Fashionistas and fashion mistas everywhere, your time to shine has finally come. For the foreseeable future, you will not be asked to stuff your meaty legs into the denim casing of a skinny jean in order to make regrettable fashion sausage. Finally, a Chinese investor has invested cash into the believed-to-be-dead JNCO Jeans operation.
Let's, for one minute, forget that Kanye West is a platinum-selling, chart-topping music artist who has released six highly regarded solo albums in the last decade (to say nothing of his recording broship with Jay Z, production work on various rap and R&B albums, and outsized influence on popular culture). I want to talk about Kanye West, Fashion Designer of Dope Shit™. I've previously considered Kanye's multitudes and his import as a public figure on Gawker—he's "helped to unsettle this idea of how a black man should act or talk or love when others are watching"—but the New York Fashion Week debut of Yeezy Season 1, his first Adidas Originals collection, warrants examination once again, of both the designs and the designer.
Perhaps you've had occasion to browse a newsstand recently (why) and you've noticed something odd. Take that first "d" and replace it with an "l" and you're well on your way to understanding a thrilling new trend in photos of notable women. No, that isn't softskinned Kentucky beauty queen Jennifer Lawrence on the cover of the latest issue of What's the Deal, Ladies magazine. Nor do those tap shoes with a Pilgrim buckle sit on the ankles of the nubile Scarlett Johansson as she poses like Venus on the Babes For Real bi-monthly. That woman you see, well, she is a woman of a certain age.
The New York Times Magazine has a fantastic story up today about a male model named Brad Kroenig, who has been a muse and (platonic) companion to legendary fashion designer Karl Lagerfeld for over a decade. The story follows Kroenig, pictured above, and Lagerfeld to a runway show in Dubai, and provides us with utterly incredible Lagerfeld quotes and anecdotes along the way.
Every November, media types, ourselves included, trot out the trope that spending time with family during Thanksgiving is necessarily a difficult thing. Your sister is hateful, your uncles are racist, your nana's candied yams are a brutal, sunset-hued chore to be endured. Today, we meet the saddest victim of these holiday communication breakdowns: a poor soul whose excellent taste in footwear left him unable to bond with the people he cherished most.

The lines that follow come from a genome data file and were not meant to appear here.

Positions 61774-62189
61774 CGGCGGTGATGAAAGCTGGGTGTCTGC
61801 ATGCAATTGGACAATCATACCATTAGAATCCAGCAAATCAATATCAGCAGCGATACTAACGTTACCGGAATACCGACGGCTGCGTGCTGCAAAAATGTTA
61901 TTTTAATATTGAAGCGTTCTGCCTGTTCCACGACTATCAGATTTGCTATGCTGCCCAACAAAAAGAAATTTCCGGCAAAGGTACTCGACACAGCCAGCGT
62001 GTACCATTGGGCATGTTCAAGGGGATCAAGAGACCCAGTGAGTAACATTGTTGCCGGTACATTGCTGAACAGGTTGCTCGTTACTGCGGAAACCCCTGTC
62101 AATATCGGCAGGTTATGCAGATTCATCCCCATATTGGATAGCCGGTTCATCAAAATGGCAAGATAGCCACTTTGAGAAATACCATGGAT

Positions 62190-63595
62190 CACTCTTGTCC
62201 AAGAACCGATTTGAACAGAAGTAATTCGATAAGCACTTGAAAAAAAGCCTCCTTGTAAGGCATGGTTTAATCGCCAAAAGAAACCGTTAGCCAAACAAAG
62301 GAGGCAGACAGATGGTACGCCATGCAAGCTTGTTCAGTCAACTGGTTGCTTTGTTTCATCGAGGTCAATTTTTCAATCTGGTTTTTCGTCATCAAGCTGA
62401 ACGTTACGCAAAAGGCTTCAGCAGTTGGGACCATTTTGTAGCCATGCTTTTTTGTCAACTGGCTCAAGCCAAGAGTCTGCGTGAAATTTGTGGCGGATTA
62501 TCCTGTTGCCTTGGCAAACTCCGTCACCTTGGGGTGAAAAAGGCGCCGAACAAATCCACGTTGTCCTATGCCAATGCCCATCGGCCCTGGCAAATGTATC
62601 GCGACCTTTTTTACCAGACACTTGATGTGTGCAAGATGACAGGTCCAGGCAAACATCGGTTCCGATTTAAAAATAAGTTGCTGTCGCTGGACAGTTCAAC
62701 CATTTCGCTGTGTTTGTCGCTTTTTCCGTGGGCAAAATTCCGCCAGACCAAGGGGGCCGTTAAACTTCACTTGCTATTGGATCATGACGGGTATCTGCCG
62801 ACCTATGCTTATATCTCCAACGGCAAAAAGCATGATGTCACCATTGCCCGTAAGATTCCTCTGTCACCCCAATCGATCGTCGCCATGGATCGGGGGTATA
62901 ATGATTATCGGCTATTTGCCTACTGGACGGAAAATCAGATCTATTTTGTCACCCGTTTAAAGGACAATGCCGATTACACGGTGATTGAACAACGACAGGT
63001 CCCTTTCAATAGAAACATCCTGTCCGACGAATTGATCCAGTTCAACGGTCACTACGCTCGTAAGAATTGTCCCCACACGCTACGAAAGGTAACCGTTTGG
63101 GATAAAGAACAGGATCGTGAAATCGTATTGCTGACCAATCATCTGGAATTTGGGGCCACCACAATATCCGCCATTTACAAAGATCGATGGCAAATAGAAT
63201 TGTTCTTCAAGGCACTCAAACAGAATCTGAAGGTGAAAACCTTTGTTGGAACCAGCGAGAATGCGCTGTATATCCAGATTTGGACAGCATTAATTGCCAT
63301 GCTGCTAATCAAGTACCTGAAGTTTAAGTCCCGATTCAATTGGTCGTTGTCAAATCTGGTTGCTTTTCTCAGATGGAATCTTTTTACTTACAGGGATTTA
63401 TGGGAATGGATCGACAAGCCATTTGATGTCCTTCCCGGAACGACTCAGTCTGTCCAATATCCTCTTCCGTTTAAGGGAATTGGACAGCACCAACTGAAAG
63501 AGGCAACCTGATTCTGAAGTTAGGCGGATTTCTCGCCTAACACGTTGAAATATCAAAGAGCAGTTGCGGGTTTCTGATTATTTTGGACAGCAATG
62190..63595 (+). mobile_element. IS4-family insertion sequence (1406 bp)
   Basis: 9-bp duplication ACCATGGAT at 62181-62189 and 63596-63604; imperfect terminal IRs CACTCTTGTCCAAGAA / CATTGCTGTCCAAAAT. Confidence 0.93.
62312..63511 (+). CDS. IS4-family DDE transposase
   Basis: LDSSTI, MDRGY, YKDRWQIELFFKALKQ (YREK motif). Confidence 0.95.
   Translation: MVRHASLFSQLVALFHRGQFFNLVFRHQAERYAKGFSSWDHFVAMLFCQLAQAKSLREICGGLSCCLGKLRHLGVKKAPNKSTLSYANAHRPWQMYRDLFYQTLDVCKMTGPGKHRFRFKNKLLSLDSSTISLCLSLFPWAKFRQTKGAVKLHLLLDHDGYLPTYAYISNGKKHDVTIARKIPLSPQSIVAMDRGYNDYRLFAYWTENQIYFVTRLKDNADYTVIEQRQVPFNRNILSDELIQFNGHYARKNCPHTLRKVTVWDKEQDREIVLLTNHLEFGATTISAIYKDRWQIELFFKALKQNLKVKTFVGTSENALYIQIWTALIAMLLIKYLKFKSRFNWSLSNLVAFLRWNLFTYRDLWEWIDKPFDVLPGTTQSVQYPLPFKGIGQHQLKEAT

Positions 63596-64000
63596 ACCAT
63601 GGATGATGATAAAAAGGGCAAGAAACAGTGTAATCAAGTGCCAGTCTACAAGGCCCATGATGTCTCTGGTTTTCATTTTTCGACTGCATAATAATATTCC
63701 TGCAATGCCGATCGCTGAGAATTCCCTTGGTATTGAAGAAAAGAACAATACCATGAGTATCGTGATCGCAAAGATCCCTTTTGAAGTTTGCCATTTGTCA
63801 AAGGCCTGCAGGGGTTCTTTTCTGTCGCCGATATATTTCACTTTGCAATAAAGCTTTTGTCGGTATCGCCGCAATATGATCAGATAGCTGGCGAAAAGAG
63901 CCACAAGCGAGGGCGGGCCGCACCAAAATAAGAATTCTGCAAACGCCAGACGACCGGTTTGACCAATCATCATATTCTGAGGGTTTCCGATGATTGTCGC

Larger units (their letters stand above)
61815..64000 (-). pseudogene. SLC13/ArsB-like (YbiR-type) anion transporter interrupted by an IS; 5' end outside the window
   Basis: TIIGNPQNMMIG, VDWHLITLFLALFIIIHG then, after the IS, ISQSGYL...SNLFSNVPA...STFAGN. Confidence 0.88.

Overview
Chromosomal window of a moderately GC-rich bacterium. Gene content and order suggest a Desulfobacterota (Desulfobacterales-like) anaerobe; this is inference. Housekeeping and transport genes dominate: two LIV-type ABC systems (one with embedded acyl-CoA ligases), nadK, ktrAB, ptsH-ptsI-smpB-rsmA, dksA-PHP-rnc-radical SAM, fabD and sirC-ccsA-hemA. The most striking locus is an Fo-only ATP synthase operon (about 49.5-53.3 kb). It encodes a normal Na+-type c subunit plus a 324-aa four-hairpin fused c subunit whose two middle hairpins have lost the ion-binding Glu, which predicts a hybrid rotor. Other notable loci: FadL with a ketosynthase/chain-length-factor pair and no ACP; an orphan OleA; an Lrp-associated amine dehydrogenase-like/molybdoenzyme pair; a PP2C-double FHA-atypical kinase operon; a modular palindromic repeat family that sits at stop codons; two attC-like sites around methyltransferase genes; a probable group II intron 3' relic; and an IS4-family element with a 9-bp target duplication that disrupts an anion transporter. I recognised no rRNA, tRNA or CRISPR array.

Just across town from a shady, possibly Russian-funded photo exhibit in Chelsea sits "Peacemaker Putin," a shady, possibly Russian-funded t-shirt shop in Gramercy, hawking shirts with slogans like "From Russia with Love" and "Make Peace Not War." Julius Kacinskis, the American-born owner, insists he's just mad about Vlad.
Fashionable style robots Kanye West and Kim Kardashian have been escorting their painfully precious baby North West around Paris for Fashion Week and with every photo that emerges, North's grimace deepens. Is it pain over the constant photographers' flashes? Is it the dismal reality that the life of a human is finite? Or is it those leather leggings that are chafing her diapered bum?
Contrary to popular belief, journalists take couture very seriously. In journalism school,* young journalistos and journalistas are educated on appropriate fashion choices—garments they can move and be comfortable in, in case they have to run from a cop, attend a lengthy court hearing, or sit and blog for nine hours.**